Sunday, June 25, 2006


Among wishes, I am your candle.
Among journeys, I am your road map.
Among losses, I am your lesson.
Among anger, I am your fist.
Among heartbreak, I am your clown.
Among deep forests, I am your breadcrumb.
Among the dying, I hold the ashes.
Among the hungry, I hold the bread.
Among Time, I count the minutes.
Among danger, I am your comfort.
Among delight, I am your mirror.
Among cold nights, I am your blanket.
Among eternity, I share your emptiness.
Among memories, we'll be forgotten.
Among regrets, I am your biggest regret.
Among regrets, I am the reason you have no sons.
Among barrenness, I am your wife.


Saturday, June 24, 2006


If she kisses me on both cheeks before her dry lips brush my hair.

If she takes my hand and pulls me to her table and places a cup before me.

If the aroma of chicory mixes with the smell of collards and snuff.

If there’s an open Bible on her lap and a cat under her chair.

If her eyes try to smile while her hands fiddle with her apron.


Why I Hated Victoria

Because her hair was perfect.
Because she refused to own a microwave and I couldn’t cook without one.
Because her apartment was filled with antique furniture, gilt-framed paintings and fine china.
Because I lived with dog crates, dust bunnies and a very large television.
Because she always had time for yoga, painting, writing, kayaking and traveling in and out of her friends’ lives.
Because I always seemed to be doing laundry and finding things other people had lost.
Because her father was a high school principal and my father was the town drunk.
Because she left the sofa bed unmade and alphabetized my spices.

Because my husband thought she was beautiful and blamed me when she disappeared for the last time up our too sharp drive, leaving only an orange bathing suit and the dregs of a difficult friendship.

All that is not prose is...

You awake from your wasted sleep in a strange bed and pull the strings of an escaping dream. It’s a waylaid cloud and wayward kite. A kitten one moment. A black dog the next. You shut your eyes against the encroaching dawn that drapes the walls of your cocoon and you are everything you see and everything you fail to see.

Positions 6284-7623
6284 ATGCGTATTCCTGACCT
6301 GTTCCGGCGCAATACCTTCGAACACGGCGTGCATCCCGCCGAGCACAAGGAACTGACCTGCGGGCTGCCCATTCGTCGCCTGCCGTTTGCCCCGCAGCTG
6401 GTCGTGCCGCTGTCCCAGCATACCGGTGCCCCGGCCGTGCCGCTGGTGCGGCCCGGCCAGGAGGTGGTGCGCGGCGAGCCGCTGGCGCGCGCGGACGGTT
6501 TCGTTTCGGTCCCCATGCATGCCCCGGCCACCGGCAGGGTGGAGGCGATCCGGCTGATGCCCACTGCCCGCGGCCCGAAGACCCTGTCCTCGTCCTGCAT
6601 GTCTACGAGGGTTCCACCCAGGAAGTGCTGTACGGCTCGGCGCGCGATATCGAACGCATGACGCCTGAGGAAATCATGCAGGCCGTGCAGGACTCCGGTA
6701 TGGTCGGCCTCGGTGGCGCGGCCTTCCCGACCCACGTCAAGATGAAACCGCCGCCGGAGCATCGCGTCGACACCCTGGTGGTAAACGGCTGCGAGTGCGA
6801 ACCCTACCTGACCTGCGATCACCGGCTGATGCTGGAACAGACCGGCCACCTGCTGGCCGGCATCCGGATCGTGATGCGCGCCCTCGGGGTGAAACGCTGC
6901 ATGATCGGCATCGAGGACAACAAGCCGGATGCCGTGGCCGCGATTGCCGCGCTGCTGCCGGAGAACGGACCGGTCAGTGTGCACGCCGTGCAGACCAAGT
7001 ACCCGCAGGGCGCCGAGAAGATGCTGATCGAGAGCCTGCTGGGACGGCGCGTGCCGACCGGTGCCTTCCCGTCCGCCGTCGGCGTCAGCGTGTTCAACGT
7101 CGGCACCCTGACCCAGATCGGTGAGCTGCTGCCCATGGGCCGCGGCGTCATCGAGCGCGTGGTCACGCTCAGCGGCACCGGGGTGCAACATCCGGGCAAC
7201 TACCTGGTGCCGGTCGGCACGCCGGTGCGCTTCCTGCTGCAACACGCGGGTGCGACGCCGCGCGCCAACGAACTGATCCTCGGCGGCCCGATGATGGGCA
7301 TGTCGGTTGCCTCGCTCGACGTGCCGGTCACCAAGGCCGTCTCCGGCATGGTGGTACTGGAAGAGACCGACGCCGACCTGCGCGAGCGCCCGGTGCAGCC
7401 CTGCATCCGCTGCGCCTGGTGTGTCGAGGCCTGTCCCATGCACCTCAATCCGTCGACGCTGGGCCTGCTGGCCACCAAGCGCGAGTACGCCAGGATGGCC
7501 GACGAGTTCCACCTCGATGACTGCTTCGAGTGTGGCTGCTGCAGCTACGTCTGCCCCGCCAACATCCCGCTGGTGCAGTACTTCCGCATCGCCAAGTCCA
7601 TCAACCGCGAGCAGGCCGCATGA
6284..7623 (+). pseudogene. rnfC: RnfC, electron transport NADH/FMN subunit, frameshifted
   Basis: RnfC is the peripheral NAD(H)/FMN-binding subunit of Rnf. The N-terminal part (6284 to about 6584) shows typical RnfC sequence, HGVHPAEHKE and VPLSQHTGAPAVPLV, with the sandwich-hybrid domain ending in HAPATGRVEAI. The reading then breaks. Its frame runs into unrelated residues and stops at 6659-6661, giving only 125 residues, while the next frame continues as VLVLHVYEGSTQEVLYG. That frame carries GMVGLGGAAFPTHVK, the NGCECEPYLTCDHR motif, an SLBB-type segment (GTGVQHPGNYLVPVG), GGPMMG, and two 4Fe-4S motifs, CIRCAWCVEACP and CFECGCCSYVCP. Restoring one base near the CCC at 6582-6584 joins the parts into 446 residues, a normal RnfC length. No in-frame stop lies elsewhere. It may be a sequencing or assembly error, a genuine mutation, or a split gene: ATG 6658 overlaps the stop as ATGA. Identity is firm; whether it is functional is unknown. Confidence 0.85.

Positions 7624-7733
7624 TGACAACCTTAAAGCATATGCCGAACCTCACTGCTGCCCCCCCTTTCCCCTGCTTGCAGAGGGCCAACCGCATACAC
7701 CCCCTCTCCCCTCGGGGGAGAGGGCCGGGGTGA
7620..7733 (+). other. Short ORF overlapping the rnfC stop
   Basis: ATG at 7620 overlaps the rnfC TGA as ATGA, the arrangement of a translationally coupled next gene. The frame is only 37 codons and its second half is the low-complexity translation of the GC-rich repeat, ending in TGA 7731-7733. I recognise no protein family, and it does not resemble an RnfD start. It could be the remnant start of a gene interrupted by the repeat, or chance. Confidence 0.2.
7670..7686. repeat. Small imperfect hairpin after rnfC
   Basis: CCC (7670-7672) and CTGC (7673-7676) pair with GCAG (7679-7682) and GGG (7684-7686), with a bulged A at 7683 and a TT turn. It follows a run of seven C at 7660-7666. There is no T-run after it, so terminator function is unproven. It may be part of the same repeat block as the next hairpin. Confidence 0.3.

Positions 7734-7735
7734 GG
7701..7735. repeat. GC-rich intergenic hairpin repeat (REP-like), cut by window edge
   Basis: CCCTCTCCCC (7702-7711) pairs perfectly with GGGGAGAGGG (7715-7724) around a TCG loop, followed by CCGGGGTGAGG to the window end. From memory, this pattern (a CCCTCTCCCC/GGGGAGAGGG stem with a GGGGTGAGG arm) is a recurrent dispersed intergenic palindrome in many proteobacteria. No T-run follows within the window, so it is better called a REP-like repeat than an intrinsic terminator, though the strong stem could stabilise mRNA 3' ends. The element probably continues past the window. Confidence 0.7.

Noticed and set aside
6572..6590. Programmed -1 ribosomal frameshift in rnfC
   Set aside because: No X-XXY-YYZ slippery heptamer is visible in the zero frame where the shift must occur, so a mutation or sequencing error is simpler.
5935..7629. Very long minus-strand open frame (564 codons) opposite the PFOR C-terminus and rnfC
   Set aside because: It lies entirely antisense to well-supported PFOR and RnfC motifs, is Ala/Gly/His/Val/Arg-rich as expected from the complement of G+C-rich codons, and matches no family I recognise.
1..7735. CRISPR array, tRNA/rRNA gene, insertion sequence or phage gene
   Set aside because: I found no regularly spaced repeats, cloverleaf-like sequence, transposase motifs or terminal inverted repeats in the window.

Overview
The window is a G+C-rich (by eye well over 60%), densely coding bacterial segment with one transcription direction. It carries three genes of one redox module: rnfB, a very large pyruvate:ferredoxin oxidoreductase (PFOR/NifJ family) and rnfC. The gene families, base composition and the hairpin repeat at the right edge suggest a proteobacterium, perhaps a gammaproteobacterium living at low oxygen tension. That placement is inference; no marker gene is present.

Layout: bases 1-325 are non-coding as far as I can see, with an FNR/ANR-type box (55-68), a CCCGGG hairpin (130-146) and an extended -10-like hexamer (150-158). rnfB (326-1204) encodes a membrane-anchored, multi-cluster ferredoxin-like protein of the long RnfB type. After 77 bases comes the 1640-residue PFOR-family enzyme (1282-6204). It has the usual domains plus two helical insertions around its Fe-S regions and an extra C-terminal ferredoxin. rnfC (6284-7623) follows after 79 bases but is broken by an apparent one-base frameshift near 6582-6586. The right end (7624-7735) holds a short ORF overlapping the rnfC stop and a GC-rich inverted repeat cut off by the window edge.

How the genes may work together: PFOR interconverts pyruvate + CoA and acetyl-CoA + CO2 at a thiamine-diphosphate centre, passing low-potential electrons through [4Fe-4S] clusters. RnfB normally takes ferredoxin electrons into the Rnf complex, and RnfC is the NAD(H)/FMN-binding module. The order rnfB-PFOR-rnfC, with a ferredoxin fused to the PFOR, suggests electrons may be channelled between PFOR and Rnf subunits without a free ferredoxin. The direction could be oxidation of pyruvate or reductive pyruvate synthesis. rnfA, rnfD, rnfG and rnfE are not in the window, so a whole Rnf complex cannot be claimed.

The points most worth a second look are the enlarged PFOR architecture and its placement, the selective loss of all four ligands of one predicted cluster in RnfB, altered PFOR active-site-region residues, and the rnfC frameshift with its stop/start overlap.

Oh My God!

This isn’t the first time you’ve pissed me off. That was a dirty trick, God. You gave me just enough talent to give me hope and just enough ego to make any failure unbearable. In other words, this isn’t fun anymore. You can’t tell me you didn’t do this on purpose. You’re up there is your divine LaZboy recliner just enjoying the hell out of watching all us mortals trying to be immortal, aren’t you? You tell me if I’m not right. I guess you have to do something to keep yourself amused year, after year, after year, after year…..

You let some of them come close, didn’t you? I know this isn’t the first time one of us has caught on to your crappy little game. What are you going to do? Turn me into a pillar of salt? Laugh if you like, but I’d like to be you for just ten minutes. I would reverse global warming, end war and cure aids. I know that would make Jan Phillips happy. Wait a minute. If I make the world perfect, that might mess up everything. As it stands now, I don’t have to do much at all to make a positive contribution.


Elegy for Daddy

(After hearing Mark Strand’s Elegy for my Father)

Did you love me best?
Sometimes. When it was convenient.
Did you love me best? I loved you as well as I could.
Did you know you were going to leave? I was never really there.
Did you know you were going to leave us? I was never really there.
Were you ever innocent? No one is innocent.
Where you ever innocent? Sin is in the eye of God. I spit in that eye.
Is there a God? Why do you ask me?
Is there a God? I am God, now.
What is in the box? An empty box in an empty box in an empty box in an empty box in an empty box.
Why did you leave us? You will understand someday.
Why did you leave us? You will never understand.
Who did you love best? Myself.
Who did you love best? You are my daughter. My true daughter. And I always love you best.



I sent the agent the package in April and immediately began looking for a response. Weeks passed. I heard nothing. I'd began to wonder it she was ever going to get back to me when I found the thick envelope in my mailbox. It wasn't good. The kindest thing she said was that while she didn't usually like prologues, mine really grabbed her. In her words..."unfortunately, it went downhill from there." She did say I had a great voice "but the writing is trite and full of clichés" and "reads like a first draft."